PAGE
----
Tax Resistance in Africa

Carpenters in Zimbabwe move off the books.


Black-market carpentry is booming in Zimbabwe, the Inter Press Service reports:

All right, smart guy, what do YOU think I should've used for art?

According to the Informal Woodworkers' Association, a Harare-based organisation, 18,500 people are currently engaged in informal carpentry in the capital.

"Most carpenters here shun practicing formally, evading operational costs from local and government authorities for the land and resources they use, resulting in close to 20,000 people turning to informal carpentry. Indeed it is a sharp rise from about 7,000 back in 2009," the association's chairperson, Dickson Mapuranga, tells IPS.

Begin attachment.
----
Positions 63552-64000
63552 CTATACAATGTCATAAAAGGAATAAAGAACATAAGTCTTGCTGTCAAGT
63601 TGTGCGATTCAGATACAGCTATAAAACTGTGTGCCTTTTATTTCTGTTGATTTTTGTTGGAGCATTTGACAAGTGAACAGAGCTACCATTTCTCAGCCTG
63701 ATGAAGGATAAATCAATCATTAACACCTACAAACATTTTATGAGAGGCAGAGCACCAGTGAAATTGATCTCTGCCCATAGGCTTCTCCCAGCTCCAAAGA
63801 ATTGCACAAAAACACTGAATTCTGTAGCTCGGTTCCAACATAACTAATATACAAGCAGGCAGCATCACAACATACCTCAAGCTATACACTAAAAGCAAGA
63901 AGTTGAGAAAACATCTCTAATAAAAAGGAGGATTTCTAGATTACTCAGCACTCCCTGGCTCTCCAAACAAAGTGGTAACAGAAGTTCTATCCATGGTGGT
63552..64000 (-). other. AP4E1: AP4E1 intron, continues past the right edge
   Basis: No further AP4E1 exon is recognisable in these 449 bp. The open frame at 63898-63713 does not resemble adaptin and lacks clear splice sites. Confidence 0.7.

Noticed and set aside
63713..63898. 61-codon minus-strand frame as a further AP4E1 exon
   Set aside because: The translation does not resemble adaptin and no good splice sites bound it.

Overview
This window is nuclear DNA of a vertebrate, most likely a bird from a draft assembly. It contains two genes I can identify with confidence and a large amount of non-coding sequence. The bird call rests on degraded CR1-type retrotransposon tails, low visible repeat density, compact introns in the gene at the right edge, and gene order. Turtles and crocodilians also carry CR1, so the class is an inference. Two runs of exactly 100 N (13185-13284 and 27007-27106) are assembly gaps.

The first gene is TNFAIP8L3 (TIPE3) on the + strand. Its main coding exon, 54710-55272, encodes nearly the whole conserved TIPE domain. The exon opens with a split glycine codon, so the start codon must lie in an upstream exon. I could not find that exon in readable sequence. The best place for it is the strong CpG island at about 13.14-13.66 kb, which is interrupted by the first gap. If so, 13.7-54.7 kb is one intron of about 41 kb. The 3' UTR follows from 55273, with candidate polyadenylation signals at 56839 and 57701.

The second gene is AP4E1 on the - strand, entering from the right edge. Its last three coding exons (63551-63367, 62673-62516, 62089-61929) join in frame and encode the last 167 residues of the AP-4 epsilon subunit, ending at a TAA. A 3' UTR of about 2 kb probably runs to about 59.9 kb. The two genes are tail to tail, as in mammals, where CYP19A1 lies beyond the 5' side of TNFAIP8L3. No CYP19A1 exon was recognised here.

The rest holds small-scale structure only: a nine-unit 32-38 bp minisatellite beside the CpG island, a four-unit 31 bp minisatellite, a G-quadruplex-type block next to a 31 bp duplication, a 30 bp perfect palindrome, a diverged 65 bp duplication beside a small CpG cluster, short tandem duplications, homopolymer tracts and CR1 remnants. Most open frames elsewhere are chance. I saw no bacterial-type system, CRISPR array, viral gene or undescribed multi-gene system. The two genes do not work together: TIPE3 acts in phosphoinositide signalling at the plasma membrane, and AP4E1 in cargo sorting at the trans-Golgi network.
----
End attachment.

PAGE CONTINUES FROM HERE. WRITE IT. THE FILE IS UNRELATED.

I found that article via Robert Neuwirth, a left-leaning journalist who writes frequently about informal markets in the Third World. Neuwirth notes that the number of people working as formal, taxpaying carpenters dropped in the same period by almost the same amount. "Conclusion: the jobs have moved off the books," he writes.

Naturally, Zimbabwe's dictatorship isn't happy to see that money go. Neuwirth comments:

An anonymous official complained to IPS that the carpentry business is so strong that the government is losing $32 million a month in unpaid taxes. But, as one sensible carpenter noted, taxation is a social contract: "Paying the government tax for our activities depends on what we also get from them. But we are getting nothing."

Well, not quite nothing. "We are harassed daily by so-called plain clothes officials from the Zimbabwe Revenue Authority," that carpenter tells IPS.

Bonus link: Our review of Neuwirth's book Shadow Cities.